May 17, 2019 3 min read
If you enjoyed all the myth-busting that happened in "PART 1: So you think you know coffee? 3 myths about coffee... debunked!", then here are three more myths and what the real deal behind them are!
Some people think that all types of coffee are created equal. That is, they all have the same amount of caffeine.
Others think that an espresso shot is packed with caffeine, mainly due to its dark roast and bolder taste, which leads many to think these characteristics mean higher levels of caffeine.
This may be the most obvious myth of all, as different types of coffee have varying amounts of caffeine.
Not all coffee have the same caffeine levels. For example, Death Wish coffee has 651 mg per 12 fluid ounce while a McCafe has 145 mg per 14 fluid ounce. That’s a mammoth difference!
To find out about other brands, here’s how much caffeine is in your favorite brand of coffee.
Also, try comparing a shot of espresso to an average tall brewed coffee (around 8 oz). The latter actually packs in way more caffeine compared to the tiny shot of espresso. An average cup of black coffee would have 65-140 mg of caffeine while an ounce worth of an espresso shot would have 30-50 mg.
By volume, an average cup of joe has 8-15 mg of caffeine per ounce, and espresso still averages 40 mg per ounce. While this looks like espresso has more mg, ask yourself: can you actually drink 8 ounces of it in one sitting? Probably not (and we don’t recommend you do!)
This scene from Saved by the Bell may have been one of the reasons why some think caffeine is addicting.
But does caffeine really make a junkie in us coffee lovers?
While caffeine is certainly a stimulant and may cause dependency, a regular caffeine fix will NOT cause a drug-seeking addiction that threatens your overall wellbeing (which is what happens to drug addicts).
But getting off it abruptly may cause caffeine withdrawal. Symptoms include:
To learn more about caffeine withdrawal, read Caffeine withdrawal symptoms and how to reduce them.
Rather than an addiction, caffeine obsession may be more accurately described as “dependency.” When you go without it, you experience withdrawal, all thanks to dopamine or that chemical that influences our motivation and emotions. When dopamine levels go higher because of caffeine, you go through that perked up feeling.
But caffeine doesn’t get it to that “high” level of stimulation. It’s just enough to make you feel more awake. As compared to other drugs that throw off the balance in the reward circuits in your brain that wires other people up and cause drug-seeking addiction.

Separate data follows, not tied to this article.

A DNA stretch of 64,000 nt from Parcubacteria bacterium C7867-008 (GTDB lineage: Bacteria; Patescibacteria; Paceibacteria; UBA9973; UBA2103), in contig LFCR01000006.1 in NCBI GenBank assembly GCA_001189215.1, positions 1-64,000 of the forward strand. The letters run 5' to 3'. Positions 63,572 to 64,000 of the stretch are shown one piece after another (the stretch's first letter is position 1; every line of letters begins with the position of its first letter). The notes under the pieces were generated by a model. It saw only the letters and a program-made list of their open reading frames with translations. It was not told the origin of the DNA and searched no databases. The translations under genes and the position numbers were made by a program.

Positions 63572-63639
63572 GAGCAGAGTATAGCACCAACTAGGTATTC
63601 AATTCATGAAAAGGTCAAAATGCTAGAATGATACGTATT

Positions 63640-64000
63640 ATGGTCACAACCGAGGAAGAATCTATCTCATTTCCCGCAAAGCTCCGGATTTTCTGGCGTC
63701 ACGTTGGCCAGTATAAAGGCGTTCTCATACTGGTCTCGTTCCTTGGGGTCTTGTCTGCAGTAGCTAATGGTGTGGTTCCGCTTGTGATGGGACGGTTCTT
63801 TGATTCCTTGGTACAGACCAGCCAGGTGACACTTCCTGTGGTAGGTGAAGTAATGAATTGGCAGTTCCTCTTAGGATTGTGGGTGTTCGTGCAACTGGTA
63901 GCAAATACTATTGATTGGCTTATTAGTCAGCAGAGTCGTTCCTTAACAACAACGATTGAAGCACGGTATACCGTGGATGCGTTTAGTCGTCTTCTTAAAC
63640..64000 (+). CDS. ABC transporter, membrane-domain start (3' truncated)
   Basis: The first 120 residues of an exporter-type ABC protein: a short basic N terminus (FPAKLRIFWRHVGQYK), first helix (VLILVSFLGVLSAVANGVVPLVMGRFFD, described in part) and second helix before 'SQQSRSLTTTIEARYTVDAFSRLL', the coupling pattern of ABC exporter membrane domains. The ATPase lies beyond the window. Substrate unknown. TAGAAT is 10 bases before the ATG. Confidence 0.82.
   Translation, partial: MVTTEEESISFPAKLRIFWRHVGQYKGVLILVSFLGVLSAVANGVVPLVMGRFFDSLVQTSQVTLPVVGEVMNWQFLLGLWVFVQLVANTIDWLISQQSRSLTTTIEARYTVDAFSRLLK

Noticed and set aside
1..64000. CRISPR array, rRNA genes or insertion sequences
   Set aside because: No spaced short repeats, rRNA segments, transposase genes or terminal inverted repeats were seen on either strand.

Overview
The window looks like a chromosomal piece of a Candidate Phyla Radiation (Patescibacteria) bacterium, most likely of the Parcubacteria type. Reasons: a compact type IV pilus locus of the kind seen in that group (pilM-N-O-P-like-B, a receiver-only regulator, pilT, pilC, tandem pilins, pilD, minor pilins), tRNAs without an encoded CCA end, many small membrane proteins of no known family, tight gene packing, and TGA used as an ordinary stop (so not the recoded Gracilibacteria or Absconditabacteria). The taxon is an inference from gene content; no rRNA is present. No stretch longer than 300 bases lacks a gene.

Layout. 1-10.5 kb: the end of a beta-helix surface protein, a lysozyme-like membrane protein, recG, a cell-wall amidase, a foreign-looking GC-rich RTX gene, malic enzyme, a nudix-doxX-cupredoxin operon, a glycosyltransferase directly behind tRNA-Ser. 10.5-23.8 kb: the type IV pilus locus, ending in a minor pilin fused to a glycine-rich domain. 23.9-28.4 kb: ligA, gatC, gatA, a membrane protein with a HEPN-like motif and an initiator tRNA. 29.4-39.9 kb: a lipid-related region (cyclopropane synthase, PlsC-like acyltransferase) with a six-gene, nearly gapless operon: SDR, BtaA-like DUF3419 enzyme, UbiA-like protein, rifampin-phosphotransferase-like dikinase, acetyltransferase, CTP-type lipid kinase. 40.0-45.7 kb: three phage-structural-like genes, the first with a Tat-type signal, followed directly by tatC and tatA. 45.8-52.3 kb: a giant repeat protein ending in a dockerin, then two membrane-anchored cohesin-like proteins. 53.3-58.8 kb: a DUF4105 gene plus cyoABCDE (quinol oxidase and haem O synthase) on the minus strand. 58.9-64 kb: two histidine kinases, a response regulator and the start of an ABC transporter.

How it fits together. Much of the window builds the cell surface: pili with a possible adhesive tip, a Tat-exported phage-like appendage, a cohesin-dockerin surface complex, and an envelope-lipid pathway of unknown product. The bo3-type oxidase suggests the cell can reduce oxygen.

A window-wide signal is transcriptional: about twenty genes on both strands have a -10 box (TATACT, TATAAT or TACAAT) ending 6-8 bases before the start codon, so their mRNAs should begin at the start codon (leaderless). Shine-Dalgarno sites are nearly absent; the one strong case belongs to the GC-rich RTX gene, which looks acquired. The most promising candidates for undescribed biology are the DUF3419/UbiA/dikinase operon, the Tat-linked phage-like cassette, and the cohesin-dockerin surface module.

To learn more about this myth, check out “Is caffeine addicting?”
When you see supermodels caught by the paparazzi on their coffee run, it’s easy to think that caffeine is one of the reasons why they get to keep that Victoria’s Secret physique. So does caffeine really cause weight loss?
Caffeine can’t make you lose weight.
BUT… it can increase your metabolism! There are 3 ways it does this:
If you want to dive deep into how caffeine does this, check out 3 ways caffeine boosts your metabolism.
While caffeine is shown to contribute to weight loss and increased metabolism, having more caffeine doesn’t necessarily translate to burning more calories. The metabolic effects are based on certain factors, observed in studies only in the short-term, and are shown to diminish over time. Plus, consuming more than you’re supposed to can lead to adverse effects.
It’s always a good measure to keep your coffee or caffeine consumption in check and avoid caffeine just for the sake of losing weight. If you watch your caffeine intake you can keep enjoying each cup (or mint!) and embrace the added health benefits.
Plus, you may be delighted to find out that you can still drink coffee and other caffeinated drinks while you’re intermittent fasting!
Coffee, tea and other forms of caffeine are allowed in intermittent fasting, except for when they contain sugar and exceed a certain amount of calories.
Our take? Keep it to a low-calorie count and you can enjoy the benefits of caffeine and a boosted metabolism altogether!
June 24, 2021 3 min read
Erectile dysfunction. In combination, those are two of the ugliest words known to man. But can caffeine help you get it up?
Science hasn't found the definitive answer to this question, but one study concluded that fewer men who consume caffeine have problems performing. The study said:
Caffeine intake reduced the odds of prevalent ED, especially an intake equivalent to approximately 2-3 daily cups of coffee (170-375 mg/day). This reduction was also observed among overweight/obese and hypertensive, but not among diabetic men. Yet, these associations are warranted to be investigated in prospective studies
June 22, 2021 4 min read
Many breastfeeding mothers wonder if it's OK to take caffeine. In fact, many nursing mothers just avoid caffeine in case it would keep their babies fussy, jittery and awake.
The answer is yes, you can take caffeine while breastfeeding, as long as you don't go over about 300 mg a day.
It's an important question because caffeine is in so many products, and taking coffee, tea, or soda is such a common ritual.
And breastfeeding mothers may be tempted to take caffeinated products because they are deprived of sleep by their newborns' odd sleep schedule.